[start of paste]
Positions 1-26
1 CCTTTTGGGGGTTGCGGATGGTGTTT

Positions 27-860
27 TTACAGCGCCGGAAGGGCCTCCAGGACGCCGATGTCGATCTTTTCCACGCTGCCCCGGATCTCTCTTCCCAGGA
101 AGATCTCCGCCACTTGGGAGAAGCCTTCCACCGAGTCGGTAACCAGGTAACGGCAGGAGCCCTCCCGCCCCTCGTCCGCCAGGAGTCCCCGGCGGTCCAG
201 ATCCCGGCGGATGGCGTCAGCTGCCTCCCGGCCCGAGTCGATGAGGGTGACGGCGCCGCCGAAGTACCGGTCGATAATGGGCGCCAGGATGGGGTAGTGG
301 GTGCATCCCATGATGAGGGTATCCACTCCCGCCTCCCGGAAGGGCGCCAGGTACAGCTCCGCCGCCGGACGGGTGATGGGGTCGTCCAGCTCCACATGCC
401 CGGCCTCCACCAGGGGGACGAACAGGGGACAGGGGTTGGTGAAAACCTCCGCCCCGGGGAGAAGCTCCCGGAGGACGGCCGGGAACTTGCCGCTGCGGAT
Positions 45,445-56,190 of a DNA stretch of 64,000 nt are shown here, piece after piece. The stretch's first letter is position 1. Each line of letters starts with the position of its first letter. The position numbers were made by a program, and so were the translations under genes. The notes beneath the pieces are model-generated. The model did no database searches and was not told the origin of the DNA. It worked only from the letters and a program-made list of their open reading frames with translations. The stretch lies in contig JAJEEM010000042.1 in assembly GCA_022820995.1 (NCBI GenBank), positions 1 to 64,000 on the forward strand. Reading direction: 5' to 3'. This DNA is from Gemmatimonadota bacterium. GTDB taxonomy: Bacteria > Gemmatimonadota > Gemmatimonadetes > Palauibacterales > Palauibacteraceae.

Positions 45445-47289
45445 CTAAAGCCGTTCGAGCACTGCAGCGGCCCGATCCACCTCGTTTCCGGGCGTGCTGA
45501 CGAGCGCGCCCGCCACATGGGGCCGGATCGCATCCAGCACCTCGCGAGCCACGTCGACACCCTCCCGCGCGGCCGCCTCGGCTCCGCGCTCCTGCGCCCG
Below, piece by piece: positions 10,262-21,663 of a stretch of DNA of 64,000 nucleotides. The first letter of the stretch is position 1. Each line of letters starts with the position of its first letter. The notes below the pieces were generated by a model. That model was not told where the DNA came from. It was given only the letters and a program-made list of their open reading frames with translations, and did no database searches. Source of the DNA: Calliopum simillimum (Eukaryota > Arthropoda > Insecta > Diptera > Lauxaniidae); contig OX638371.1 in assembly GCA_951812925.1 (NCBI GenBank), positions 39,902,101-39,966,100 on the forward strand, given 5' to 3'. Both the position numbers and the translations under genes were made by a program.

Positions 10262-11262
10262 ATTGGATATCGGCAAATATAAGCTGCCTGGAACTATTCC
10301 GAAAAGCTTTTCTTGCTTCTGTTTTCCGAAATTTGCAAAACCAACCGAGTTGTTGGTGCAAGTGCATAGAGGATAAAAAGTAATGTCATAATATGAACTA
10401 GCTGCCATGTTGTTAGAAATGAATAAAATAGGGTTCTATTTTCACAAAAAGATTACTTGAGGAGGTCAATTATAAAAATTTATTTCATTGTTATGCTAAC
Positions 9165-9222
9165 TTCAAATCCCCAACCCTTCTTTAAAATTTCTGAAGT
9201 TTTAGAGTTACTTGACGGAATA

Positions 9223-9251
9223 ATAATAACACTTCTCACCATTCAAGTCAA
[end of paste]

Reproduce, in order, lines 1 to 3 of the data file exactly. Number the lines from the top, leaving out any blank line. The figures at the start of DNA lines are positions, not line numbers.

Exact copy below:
Positions 1-26
1 CCTTTTGGGGGTTGCGGATGGTGTTT

Positions 27-860